Coding Bootcamp Scholarships
Different coding bootcamps provide scholarships for women in tech. One of the bootcamps at the forefront is the Grace Hopper Program. It offers the Edie Windsor and Ada Lovelace Scholarship. Aside from scholarships, Grace Hopper also makes it easier for its students to access other payment options such as installments or loan financing.
Flatiron School is another popular bootcamp offering scholarships for women and any individual who identifies as a woman. Its Women Take Tech Scholarship offers a stipend of $3,000. Other bootcamps that offer scholarships for women are Metis, Wyncode, and Thinkful.
How Much Do Women in STEM Careers Earn?
A 2019 study conducted by Pew Research Center shows that the median woman in STEM earns about $66,200 per year while the median man earns $90,000. This study shows that women earn $23,800 or about 26.4 percent less than men. Black women, Asian women, Native women, and other women of color in STEM receive only $57,000 per year on average.
The continued push for equal pay and no bias is why organizations like AAUW and SWE exist. By supporting more women who want to pursue STEM education and careers, they will eventually push salaries upward for all women in tech.
Benefits of Entering the STEM Field
Women in STEM fields generally receive higher salaries than women in non-STEM jobs. According to the Bureau of Labor Statistics (BLS), the median annual wage for STEM occupations is $89,780 and $40,020 for non-STEM jobs. Most STEM workers must meet specific educational requirements. The compensation should match the skills and knowledge.
Aside from the high salaries, being in the STEM field also gives people high job satisfaction, especially those interested in innovation. You might get to work on a project that could have a huge impact on the world. The field is also continuously growing due to continued technological developments in the United States and around the world.
Finally, you can make a difference by becoming a role model for others, especially if you eventually become an Associate Professor of Physics or a teacher in secondary education. Having an educator or a female scientist to look up to can address the negative stereotypes. This can encourage other women to get over their math anxiety and pursue STEM.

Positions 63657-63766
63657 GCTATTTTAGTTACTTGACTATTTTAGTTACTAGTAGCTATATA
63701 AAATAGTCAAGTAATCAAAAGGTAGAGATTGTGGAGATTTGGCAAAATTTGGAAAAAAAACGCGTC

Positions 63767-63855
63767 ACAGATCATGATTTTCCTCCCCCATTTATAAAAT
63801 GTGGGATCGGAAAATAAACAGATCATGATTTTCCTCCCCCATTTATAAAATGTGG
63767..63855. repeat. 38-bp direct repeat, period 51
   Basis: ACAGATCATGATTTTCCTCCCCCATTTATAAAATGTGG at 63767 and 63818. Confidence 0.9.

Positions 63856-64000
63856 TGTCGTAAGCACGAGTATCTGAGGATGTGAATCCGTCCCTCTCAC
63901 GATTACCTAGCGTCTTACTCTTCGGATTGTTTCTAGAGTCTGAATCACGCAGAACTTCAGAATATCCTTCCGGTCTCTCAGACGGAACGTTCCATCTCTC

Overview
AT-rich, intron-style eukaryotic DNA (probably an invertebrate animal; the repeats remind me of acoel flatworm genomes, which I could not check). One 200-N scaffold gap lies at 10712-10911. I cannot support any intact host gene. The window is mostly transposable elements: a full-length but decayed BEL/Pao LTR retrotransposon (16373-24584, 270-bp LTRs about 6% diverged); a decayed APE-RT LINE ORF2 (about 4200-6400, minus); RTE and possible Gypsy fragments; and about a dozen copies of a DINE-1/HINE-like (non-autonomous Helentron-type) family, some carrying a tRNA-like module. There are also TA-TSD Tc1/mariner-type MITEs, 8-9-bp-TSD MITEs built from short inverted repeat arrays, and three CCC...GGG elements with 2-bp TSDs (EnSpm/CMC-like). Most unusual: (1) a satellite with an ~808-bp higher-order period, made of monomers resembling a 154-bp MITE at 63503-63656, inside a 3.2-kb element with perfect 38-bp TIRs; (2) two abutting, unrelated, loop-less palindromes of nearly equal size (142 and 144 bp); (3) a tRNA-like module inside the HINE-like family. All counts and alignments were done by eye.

Is a Career in STEM Worth It?
Women in STEM fields continue to find fulfillment in their studies and careers. Although STEM is a male-dominated field, women in tech are able to shine and prove that gender bias and the gender imbalance should not prevail. Organizations and institutions provide female students with scholarships and funding to support their education and research.
Once you complete your studies and start working, you will enjoy a higher salary and better benefits. Still, the most rewarding part of being in STEM is being able to do what you enjoy without stigma or prejudice.
Women in STEM Careers FAQ
What percentage of STEM careers are made up of women?
According to the US Census Bureau, while nearly half of the United States workforce is composed of women, only 27 percent of those working in STEM fields are women. STEM careers are still dominated by men, especially science and engineering careers.
What jobs are available to STEM graduates?
Your work will depend on the discipline you studied in college. You can work as a scientist or researcher, a statistician, or a mathematician. STEM also extends to engineering occupations and computer science careers.
Are there computer science scholarships available to women?
Different organizations and institutions offer scholarships for women who want to go to school for computer science. Beyond that, there are a lot of scholarships and grants available for female students pursuing STEM.
Do STEM jobs pay more?
Yes. According to the Bureau of Labor Statistics (BLS), the average STEM job pays $89,780 per year while the average non-STEM job pays $40,020 per year.